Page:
Safety

You need to gradually increase your dosage of bee pollen.  If a person takes too much for them, it may cause nausea and diarrhea.  This is because the RNA in bee pollen can be irritating to the stomach and colon.  G.I. problems would usually be the result of taking an excessive amount of bee pollen.

Breathing problems after taking bee pollen is usually because it is of very poor quality.

For people that have difficulty with concentrated protein including gout and kidney problems (high purines, creatinine, ammonia), you need to cut back on the dosage or take for a shorter period of time.

For older people, start with a smaller dosage.

Even if you are allergic to bee stings, you can still take bee pollen.

If pregnant or lactating, start with very small dose and work up to 1 to 2 tsp, 3 times per day.  Both bee pollen and royal jelly are great for pregnancy if taken in the appropriate dose.  You don’t want to take too much because it could produce a laxative effect and result in diarrhea.

Miscellaneous Notes

There are over 200 active constituents in bee pollen.  It is 20-25% protein and contains all essential amino acids.  It is 8-15% lecithin.  It contains 56 nutrients including quercitin (a bioflavonoid), “B” vitamins, Vitamin E, carotenoids, calcium, magnesium, potassium, selenium, phosphorus and iron.  It is also very rich in RNA.

While bee pollen contains 56 nutrients considered necessary for health, it has been inaccurately marketed as the most complete and perfect food.  It does not contain chlorophyll and some other nutrients.

There are two kinds of pollen.  Airborne pollen is the kind people react to (called anemophile).  The second kind, called entimophile (“friend of the insect”), relates to insects and bees.  It is heavier and stickier than airborne pollen.  Bee pollen is the pollen that bees gather from stamens of flowers.  This is the most “energetic” part of the plant.

Even with a large therapeutic dose, you are not getting that much of each individual nutrient like protein or calcium.  You are taking less quantity of nutrients, but they may be better absorbed because it is a food source substance.  The effect of bee pollen may be from the “symphony” of all nutrients – Or it may be the “energy” and “magic” of this substance that cannot be measured.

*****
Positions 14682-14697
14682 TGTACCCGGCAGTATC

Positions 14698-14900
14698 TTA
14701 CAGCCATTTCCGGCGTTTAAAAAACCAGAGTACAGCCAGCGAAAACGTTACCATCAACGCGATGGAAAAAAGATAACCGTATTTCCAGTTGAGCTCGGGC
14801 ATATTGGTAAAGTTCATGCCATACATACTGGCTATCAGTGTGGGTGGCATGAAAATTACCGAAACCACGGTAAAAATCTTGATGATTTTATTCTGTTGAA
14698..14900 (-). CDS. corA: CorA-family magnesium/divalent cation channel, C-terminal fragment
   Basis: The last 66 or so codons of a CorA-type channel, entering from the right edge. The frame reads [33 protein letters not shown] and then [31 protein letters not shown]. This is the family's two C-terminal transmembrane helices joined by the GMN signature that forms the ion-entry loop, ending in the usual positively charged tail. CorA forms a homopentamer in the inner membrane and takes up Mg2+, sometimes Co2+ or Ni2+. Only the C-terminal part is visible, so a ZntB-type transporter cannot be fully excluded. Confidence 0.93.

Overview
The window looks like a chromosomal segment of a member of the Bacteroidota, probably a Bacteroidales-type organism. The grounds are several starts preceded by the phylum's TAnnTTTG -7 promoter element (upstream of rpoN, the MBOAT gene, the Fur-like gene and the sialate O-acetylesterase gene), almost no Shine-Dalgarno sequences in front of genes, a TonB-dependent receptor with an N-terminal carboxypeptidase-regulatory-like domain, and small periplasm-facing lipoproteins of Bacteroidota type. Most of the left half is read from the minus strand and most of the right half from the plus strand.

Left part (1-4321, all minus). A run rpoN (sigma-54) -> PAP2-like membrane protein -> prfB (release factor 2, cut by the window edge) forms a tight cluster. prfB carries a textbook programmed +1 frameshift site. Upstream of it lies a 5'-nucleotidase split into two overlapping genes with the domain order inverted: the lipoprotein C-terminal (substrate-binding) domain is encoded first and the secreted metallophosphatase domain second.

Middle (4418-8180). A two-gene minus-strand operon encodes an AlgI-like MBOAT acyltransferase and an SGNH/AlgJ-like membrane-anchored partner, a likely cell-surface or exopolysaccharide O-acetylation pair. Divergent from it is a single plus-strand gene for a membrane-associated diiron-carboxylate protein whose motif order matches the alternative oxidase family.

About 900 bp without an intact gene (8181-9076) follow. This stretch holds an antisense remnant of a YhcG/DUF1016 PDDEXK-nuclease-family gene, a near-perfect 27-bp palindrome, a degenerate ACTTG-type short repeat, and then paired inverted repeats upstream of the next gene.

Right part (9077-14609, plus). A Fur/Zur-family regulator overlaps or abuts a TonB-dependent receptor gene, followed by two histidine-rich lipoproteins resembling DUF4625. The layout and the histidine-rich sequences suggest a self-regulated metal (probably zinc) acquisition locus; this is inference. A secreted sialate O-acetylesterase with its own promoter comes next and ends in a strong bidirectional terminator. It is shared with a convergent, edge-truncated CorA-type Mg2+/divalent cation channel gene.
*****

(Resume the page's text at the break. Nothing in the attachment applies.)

Bee pollen is rapidly and easily absorbed from the stomach directly into the bloodstream.  This is called persorption – Absorption through the esophagus and upper G.I. tract before it hits the small intestine.  In one study, dogs were fed milk cream, which they normally digest very slowly.  Bee pollen was added to the milk cream.  They found that the pollen was in the blood stream, cerebrospinal fluid and urine within two hours (4 hr normal for bloodstream; 6-8 hr normal for CS fluid).

Bee pollen was promoted in the 70’s and 80’s for athletes to increase their endurance and performance.

IV administration is even more effective.

It has a bland, innocuous and slightly sweet taste.

Herb Review: Ginger

ginger

I originally started this blog with the intention of writing about different herbs and providing information about my experiences with them.  Almost a year later, here is my first herb posting and it’s on one of my most favorite herbs (hard “h” sound in “herbs” for non-Americans).  Ginger root.  The Latin name is Zingiber officinale.  

I first remember eating pickled ginger when I was 18 years old.  It was the first time I went out for sushi.  I was told that ginger “cleanses the palate.”  I ate it and somewhat enjoyed it.  I liked the pickled aspect of it but I wasn’t so sure about the spiciness or hotness of it.  I didn’t complain much then, so I ate it with a smile.  I must’ve eaten ginger before that time but I don’t remember it.  I lived in Japan for 3 years when I was an adolescent and I can’t remember ever tasting ginger.  Now I’m an addict in the best sense possible.  I slowly acquired a taste for spicy, hot foods and when I learned about the medicinal properties of the herb, I was hooked.

I enrolled at the Natural Healing Institute in Encinitas, CA in January of 2009.  I was working towards my Holistic Health Practitioner certification and along with that I would be certified as a Clinical Master Herbalist.  I’m not so sure about the “Master” portion of that title but it looks pretty on paper.  The fact is that I enjoy studying herbs, playing with them, making infusions and decoctions, and sharing my experiences with anyone interested in listening.  That’s it.

I drink ginger tea when I have an upset or bloated tummy.  The ginger warms my stomach and intestines and is a fabulous aromatic carminative (it helps to expel gas).  I drink it when I feel nauseous or cold.  It can make you sweat slightly, which is a great way to detoxify (via the skin).  I eat pickled ginger or ginger candy before I engage in an activity that will most likely give me some motion sickness:  long car rides in the back seat, airplanes, small boats, big boats, cruise ships, the Tea Cups ride at Disneyland, and even surfing!

I love combining peppermint and ginger together for soothing the belly.  Plus, it smells really nice!

For those of you who enjoy reading about ginger and would like even more detail, I’ve put together a list of most of the herb’s functions, the dosage and delivery, safety (always, always read!), and some miscellaneous, fun notes about the herb.  Enjoy!